College of Medicine receives record-breaking $160M in annual research funding
Penn State College of Medicine researchers have broken the college’s record for total research funding received in a year. They obtained a total of $159.8 million in total research awards during fiscal year 2023, which will allow faculty to use artificial intelligence, bioinformatics, advanced imaging and other techniques to improve health in rural communities, address health disparities and develop therapeutics and diagnostics for conditions like cancer and neurodegenerative diseases.
The total includes more than $70 million in awards from the National Institutes of Health (NIH), and secures the college’s position as the top research-funded college at Penn State for the third consecutive year.
“I am exceptionally proud of our investigators, staff and trainees for achieving this record‑breaking amount of funding support,” said Leslie Parent, MD, vice dean for research and graduate studies. “While this milestone is truly exciting, our research impact is much more than a dollar amount. Ultimately, it’s about the impact we are having on human health. These awards will help us investigate cancer, neurological disease, health disparities, substance use disorders, infectious diseases, genetics, cellular processes that influence health, and a myriad of other questions that will change the future of medicine.”
Between April and June 2023, College of Medicine researchers received 195 grants and contracts totaling $57.04 million for research. Faculty will address cardiovascular health disparities in rural areas, test a new therapeutic for brain cancers and work to understand immune responses in the contexts of pain management and inflammatory bowel disease.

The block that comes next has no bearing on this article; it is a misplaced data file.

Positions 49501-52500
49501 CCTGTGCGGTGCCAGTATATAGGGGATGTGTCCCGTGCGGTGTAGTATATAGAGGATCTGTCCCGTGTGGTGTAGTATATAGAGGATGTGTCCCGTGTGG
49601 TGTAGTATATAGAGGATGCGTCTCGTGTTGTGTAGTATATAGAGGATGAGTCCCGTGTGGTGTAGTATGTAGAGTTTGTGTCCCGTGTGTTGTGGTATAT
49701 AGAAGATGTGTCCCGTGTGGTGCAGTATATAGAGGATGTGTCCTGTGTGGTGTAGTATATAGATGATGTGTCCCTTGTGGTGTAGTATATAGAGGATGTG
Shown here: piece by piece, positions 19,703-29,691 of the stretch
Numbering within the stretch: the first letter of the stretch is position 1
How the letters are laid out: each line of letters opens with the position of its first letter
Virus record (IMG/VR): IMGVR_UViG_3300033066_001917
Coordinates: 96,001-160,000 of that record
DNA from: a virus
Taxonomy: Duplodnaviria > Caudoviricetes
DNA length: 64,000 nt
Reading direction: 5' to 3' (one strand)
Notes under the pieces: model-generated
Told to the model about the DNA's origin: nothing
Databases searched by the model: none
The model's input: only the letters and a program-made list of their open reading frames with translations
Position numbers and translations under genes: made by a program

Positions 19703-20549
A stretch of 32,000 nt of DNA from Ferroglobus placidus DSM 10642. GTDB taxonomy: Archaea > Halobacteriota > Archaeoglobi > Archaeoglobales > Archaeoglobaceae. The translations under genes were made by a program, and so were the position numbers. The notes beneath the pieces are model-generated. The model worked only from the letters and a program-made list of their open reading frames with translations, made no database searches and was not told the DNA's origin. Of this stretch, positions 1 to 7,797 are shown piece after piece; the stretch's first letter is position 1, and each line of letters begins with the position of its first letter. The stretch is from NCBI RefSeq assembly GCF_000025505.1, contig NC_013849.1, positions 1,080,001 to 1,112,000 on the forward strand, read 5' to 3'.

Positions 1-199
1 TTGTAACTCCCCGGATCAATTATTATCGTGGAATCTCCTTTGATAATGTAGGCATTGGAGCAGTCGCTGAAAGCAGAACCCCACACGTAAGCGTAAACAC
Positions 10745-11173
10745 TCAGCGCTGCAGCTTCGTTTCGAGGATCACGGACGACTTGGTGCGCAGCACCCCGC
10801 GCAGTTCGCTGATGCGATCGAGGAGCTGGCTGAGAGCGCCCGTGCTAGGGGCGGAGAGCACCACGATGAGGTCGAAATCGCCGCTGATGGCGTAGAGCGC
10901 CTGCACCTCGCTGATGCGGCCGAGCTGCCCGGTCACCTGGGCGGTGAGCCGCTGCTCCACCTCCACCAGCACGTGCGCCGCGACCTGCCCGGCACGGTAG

Read more about eight projects below.
“Novel targeted therapy to reduce health disparities in pediatric leukemia”Investigator: Sinisa Dovat, MD, PhD – professor and vice chair for basic science research, Department of Pediatrics; professor of biochemistry and molecular biology, and pharmacology
Grant amount: $541,022 ($2,705,110 anticipated through May 2028)
Awarded by: National Cancer Institute
Goal: Hispanic and Latino children and adolescents have a 40% higher death rate from B-cell acute lymphoblastic leukemia than non-Hispanic whites after correcting for socioeconomic factors. Dovat and team have identified a possible genetic mechanism behind this health disparity and will study how a novel therapeutic combination might improve treatment outcomes and reduce childhood cancer health disparities.
“Identifying multi-omic signatures of opioid use and relapse”Investigator: Megan Fox, PhD – assistant professor of anesthesiology and perioperative medicine; pharmacology
Grant amount: $498,000 ($2,490,000 anticipated through May 2028)
Awarded by: National Institute on Drug Abuse
Goal: Even after a prolonged period without opioid use, many people with opioid use disorder are at risk for relapse. Fox aims to better study the long-term molecular changes that occur in the brain during opioid use disorder that support continued drug use. By having a better understanding of these genetic and molecular changes, researchers could someday identify new treatment strategies for preventing relapse.
“Mechanisms of Hepadnavirus assembly and replication”Investigator: Jianming Hu, MD, PhD – professor of microbiology and immunology
Grant amount: $494,893 ($5,790,967 anticipated through August 2028)
Awarded by: National Institute of Allergy and Infectious Diseases
Goal: Hepatitis B virus (HBV) is a major cause of chronic viral hepatitis, which increases the risk of liver cancer and other end-stage liver diseases. Hu will further investigate the factors involved in disassembling the HBV nucleocapsid, or outer layer protecting the virus’ genetic material. This information could help researchers develop new antiviral treatments that target nucleocapsids.